PMQs as it happened: Cameron faces questions on EU referendum

Prime Minister set to be grilled over division within party over Europe

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Welcome to The Independent's live blog for Prime Minister's Questions, the first showdown between David Cameron and the Commons since he presented his deal for EU reform and a date for the referendum.
With Jeremy Corbyn, of course, there is no guarantee that the EU will form a major part of his questioning.

The Labour leader can be expected to be hot on any rowdiness from the opposition benches, however, after Mr Corbyn was shouted down with a football chant during his rebuttal to Mr Cameron's presentation of the EU deal earlier this week.

Another possible line of attack could be the vote on disability benefit cuts last night, which saw the Tories push through the controversial £30-a-week reduction by a narrow margin despite its defeat in the House of Lords.

Either way, the growing fractures in the Tory party over the EU vote are sure to get an airing at some point.
And PMQs is getting under way now.
Cameron's first point is to send out condolences to the worker killed and those missing in Didcot after the incident at the power station there last night. He says the Health and Safety Executive will be carrying out a "full investigation into what led to this tragedy".
First question from Wiltshire MP Claire Perry, who asks about delays to the resettlement of Syrian refugees.

Cameron says the Government has delivered the promised 1,000 places since Christmas. "We will continue to invest in Syrian refugee camps," he says.
Corbyn uses his first question for junior doctors - asking about what the imposition of a contract will do to doctors' morale.
Cameron insists it is a "good deal".

Corbyn says it is based on "misrepresented research" on mortality rates at the weekend.

Is the PM being "rash and misleading" with these figures, he asks,
Cameron says the dispute over junior doctors has been "plagued by inaccuracies" and accuses the BMA of misleading doctors on pay "cuts".

The figure on excess deaths were actually understated, Cameron says - they are 11,000 not 6,000. Hunt was "guilty - of understatement", the PM says.
Corbyn says it is "worth reflecting" on the lack of a dispute with doctors in Scotland and Wales.

He says public of England are on the side of the junior doctors, not the Secretary of State.

Corbyn says government must reach an "honourable agreement" with doctors.
Corbyn asks if Mr Cameron will be complaining about the NHS services in his own constituency.
Cameron - to a call of "ask your mother" what she would think, says she would "look across the dispatch office, say wear a proper suit, do up your tie and sing the national anthem".
Corbyn says his own late mother would tell the PM to stand up for an NHS free at the point of use. A strange turn this has taken.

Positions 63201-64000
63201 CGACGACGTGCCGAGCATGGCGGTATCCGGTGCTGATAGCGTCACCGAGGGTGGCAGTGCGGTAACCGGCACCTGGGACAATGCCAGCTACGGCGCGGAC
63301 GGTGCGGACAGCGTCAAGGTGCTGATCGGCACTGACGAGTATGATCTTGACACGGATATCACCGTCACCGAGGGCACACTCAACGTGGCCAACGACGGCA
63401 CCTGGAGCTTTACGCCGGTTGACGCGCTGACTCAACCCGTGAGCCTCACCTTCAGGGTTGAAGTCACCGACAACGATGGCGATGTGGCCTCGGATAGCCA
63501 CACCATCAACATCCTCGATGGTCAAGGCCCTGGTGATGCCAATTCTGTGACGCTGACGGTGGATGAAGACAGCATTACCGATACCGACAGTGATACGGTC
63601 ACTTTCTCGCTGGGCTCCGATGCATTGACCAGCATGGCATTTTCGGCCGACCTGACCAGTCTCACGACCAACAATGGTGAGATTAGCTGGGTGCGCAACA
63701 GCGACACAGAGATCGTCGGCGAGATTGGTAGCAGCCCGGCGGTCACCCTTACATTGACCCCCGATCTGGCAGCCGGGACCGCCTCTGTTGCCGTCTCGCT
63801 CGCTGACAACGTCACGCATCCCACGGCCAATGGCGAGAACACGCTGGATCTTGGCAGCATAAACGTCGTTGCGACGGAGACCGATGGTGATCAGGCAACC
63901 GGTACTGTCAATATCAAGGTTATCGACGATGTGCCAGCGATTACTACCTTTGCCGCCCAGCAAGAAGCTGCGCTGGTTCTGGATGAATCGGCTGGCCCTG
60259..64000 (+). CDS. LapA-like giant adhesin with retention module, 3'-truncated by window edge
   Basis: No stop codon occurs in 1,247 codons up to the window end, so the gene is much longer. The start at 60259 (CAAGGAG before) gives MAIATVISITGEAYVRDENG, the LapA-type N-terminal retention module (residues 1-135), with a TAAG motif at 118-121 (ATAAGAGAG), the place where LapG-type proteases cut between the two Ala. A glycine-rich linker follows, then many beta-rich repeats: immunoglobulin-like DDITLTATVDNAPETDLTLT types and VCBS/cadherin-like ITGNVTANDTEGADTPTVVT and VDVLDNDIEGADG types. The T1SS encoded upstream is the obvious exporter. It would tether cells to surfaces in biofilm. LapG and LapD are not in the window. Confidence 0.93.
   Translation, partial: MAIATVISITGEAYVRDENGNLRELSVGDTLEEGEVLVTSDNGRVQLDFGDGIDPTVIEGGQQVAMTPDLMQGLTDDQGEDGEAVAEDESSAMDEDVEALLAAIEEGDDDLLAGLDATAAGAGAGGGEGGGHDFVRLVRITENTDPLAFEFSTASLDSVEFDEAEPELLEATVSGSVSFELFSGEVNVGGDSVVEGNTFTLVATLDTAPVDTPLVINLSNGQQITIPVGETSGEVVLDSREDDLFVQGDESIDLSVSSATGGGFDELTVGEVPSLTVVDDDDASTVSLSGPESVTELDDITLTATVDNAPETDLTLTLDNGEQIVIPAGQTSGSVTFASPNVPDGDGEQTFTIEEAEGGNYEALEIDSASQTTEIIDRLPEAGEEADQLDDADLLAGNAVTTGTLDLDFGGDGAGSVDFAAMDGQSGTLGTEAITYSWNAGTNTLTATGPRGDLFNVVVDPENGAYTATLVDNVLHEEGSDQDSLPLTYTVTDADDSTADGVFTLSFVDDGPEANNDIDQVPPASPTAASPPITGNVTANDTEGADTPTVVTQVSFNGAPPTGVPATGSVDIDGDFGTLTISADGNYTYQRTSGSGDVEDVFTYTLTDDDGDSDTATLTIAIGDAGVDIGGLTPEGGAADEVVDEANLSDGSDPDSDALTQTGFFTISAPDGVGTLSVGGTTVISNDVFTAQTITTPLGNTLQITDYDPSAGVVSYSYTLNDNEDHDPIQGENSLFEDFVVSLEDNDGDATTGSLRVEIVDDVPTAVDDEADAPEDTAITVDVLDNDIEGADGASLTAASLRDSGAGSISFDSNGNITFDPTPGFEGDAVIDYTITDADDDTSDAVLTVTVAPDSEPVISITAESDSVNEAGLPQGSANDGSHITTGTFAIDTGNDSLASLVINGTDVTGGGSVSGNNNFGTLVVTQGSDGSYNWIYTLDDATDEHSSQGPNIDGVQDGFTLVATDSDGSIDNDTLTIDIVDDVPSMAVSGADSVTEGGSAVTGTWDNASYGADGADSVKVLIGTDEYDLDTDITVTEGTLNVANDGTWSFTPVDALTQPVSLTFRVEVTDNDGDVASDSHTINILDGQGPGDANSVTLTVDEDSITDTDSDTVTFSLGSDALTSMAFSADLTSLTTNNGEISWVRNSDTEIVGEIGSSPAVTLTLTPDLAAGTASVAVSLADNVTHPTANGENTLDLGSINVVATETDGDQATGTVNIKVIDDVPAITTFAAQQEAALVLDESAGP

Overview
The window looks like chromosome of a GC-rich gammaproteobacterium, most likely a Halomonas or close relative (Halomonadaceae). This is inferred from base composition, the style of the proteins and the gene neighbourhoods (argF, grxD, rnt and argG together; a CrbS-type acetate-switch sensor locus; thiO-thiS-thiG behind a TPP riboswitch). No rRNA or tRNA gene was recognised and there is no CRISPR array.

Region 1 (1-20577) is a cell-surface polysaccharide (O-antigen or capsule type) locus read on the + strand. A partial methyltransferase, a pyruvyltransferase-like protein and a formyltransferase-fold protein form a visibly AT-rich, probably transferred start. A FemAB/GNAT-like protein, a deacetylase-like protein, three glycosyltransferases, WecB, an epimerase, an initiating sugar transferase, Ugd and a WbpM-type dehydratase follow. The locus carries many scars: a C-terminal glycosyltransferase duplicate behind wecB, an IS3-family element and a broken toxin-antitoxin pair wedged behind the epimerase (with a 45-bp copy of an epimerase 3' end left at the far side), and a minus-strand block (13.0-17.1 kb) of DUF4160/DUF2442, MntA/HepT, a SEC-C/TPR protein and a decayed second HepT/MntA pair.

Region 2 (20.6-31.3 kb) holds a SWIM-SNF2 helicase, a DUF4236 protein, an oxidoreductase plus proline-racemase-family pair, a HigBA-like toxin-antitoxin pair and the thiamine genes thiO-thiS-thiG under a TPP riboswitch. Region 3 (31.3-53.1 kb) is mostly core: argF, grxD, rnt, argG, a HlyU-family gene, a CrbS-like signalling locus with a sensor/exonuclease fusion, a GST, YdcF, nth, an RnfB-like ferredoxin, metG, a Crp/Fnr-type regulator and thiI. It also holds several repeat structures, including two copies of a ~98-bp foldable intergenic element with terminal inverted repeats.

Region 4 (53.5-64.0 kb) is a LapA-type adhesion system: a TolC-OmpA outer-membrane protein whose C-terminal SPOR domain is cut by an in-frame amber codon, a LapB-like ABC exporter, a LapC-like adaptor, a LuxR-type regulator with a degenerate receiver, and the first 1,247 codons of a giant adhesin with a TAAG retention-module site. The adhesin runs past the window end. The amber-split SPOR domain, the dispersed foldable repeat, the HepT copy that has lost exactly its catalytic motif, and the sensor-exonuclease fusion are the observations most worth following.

Corbyn changes tack abruptly to ask what is being done to bring down the deficit.
Cameron says the Tories are putting more money into the NHS - and says his mother "would be proud of the NHS".
Corbyn says "Nye Bevan would be turning in his grave" to see Mr Cameron's attitude to the NHS.

He points to a question from a doctor, asking how extending elective work will improve the service without a greater health service staff across the board
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Cameron says it is not clear "whether Labour supports a seven-day NHS or not". He quotes those £10bn, 11,000 doctor figures yet again.

"The truth is that you can go to hospitals today already operating on seven-day basis within existing budgets," he says, adding it is good for the hospital, staff and "above all" the patients.
Never bring anyone's mother into a row. #pmqs
I usually stand up for #PMQs because it is, mostly, brilliant. But this is playground stuff. My Mum is better than yours is below most kids
This is literally two of the most powerful men in the country trading "yer Mum" insults.
Nothing like a good simple 'your Mum' row after a morning of arcane legal complexity

Ahead of Wednesday's PMQs, Michael Gove has claimed that David Cameron's deal changing Britain's relationship with the European Union is not legally binding and could be overturned by a prominent European court.

The Justice Secretary rejected the Prime Minister's claim that the package was irreversible, warning that the European Court of Justice is not bound by the settlement without treaty change.

Downing Street moved quickly to dismiss Mr Gove's claim with a statement insisting the agreement "has legal force" and must be taken into account by the court.

As Mr Gove made his first major intervention in the referendum campaign since backing Brexit, his wife told of the "agonising" struggle he faced as he put his Euroscepticism ahead of a close friendship with the Prime Minister.

The Cabinet minister insisted the EU has held Britain back and said the nation would recover its "mojo" outside the 28-member bloc.

He insisted the Prime Minister, who has claimed the deal is "already legally binding and irreversible", has not misled voters.

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